How to Deal with Business Competitors

How to Deal with Business Competitors

Most people decide not to go through with a business idea because they are too scared of the competition.


You might think that others have already established themselves on the market and there’s just no space for your startup to get a piece of the market share.
However, there are just too many examples of large brands that crumbled down due to poor competition handling. In this article, we're going to see some of the best ways to deal with your business competitors and use their experience to your benefit.

Keep your friends close…

Nokia was one of the most successful mobile device manufacturers in the world, breaking sales records with each new model they launch on the market. Many of us thought that the Finnish company was beyond any competition. However, as time went by, Nokia executives failed to notice the rise of Android devices and how these mobile platforms started taking over the market.
In time, Nokia paid the price for not keeping an eye on what the competition was doing and eventually the largest mobile developer was flushed away.

Use competition to set your business apart

Examine your main competitors’ business profile and what consumers say about them to create your unique selling point. If you learn what makes others stand out from the crowd you’ll have a chance to build your brand identity that differs from the rest of the market.
When multiple brands offer the same type of products and services, customers make their choices based on their personal preferences. Some go for the design, others cherish user experience, and some only care about the price range.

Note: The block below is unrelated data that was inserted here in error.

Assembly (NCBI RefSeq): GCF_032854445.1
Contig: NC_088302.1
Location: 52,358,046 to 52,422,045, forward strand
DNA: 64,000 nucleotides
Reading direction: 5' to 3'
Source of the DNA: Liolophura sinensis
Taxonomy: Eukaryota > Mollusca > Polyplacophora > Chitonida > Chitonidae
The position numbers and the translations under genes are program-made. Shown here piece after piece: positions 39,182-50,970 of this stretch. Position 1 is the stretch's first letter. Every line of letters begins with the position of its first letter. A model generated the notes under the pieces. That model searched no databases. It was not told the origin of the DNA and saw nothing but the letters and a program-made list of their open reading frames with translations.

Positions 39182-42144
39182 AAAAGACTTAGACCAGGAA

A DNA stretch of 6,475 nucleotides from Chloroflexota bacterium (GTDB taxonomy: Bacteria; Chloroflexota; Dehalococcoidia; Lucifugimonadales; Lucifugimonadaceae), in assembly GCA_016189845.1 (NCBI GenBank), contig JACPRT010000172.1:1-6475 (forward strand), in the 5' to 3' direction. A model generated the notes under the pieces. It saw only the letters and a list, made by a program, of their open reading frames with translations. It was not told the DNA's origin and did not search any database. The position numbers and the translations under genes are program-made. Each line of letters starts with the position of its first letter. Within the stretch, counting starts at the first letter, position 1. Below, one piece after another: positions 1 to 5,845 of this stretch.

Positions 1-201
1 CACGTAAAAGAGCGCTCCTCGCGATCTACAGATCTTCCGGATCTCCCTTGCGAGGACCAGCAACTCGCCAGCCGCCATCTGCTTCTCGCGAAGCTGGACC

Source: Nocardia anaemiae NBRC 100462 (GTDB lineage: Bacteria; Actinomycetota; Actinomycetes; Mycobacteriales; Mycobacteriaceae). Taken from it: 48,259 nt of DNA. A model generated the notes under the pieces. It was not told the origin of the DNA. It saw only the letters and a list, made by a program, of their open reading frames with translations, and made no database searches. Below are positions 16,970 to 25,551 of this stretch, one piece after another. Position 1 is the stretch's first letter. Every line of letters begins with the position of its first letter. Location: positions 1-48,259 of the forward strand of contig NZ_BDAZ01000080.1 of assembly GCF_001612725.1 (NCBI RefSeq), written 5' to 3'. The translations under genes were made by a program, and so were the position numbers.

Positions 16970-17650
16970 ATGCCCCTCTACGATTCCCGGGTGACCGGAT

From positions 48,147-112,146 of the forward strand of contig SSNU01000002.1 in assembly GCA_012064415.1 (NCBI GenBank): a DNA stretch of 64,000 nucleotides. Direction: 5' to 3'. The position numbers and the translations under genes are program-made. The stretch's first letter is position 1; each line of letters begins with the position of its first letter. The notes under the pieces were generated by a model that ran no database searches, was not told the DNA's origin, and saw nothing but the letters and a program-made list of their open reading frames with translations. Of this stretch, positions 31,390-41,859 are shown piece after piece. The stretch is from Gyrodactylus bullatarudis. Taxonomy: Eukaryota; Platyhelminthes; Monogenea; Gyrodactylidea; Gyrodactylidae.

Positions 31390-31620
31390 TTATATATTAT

Apple managed to build a brand based on marketed elitism. They made their products look expensive and they’ve placed a suitable price tag, which seems to have a positive influence on the consumers as people spend hundreds of dollars on Apple products while they could pay the same price for the same quality of products developed by other brands.

The rats that leave the ship

The lack of competition can be a strong signal that something is wrong with a particular niche. If you’re the only business in your industry, then you should examine the past and see what drove others away from the idea that you’re putting in motion.
Also, if you notice that people are massively switching industries, try to find a reason why this is happening as your competitors might know something you're not aware of yet. By the time you get the signal to run, it might already be too late.


Don’t be afraid of a large competition no matter how much experience or marketing resources you have. Try to develop a positive relationship with your peers, learn from their experience, share ideas and try to find a common ground to build long-lasting partnerships. Don’t wish for non-existing competition, because that’s one of the first signals that there’s something off, except if you have a revolutionary product or service that nobody has thought of before, then go for it.

Posted by Jane Evans

Jane Evans
Jane Evans is a British author, writer and blogger who specializes in working for college paper writing services and other clients from the education industry. When she’s not writing, she can usually be found on the move, meeting new people and experiencing new cultures. You can find her on LinkedIn and Twitter.

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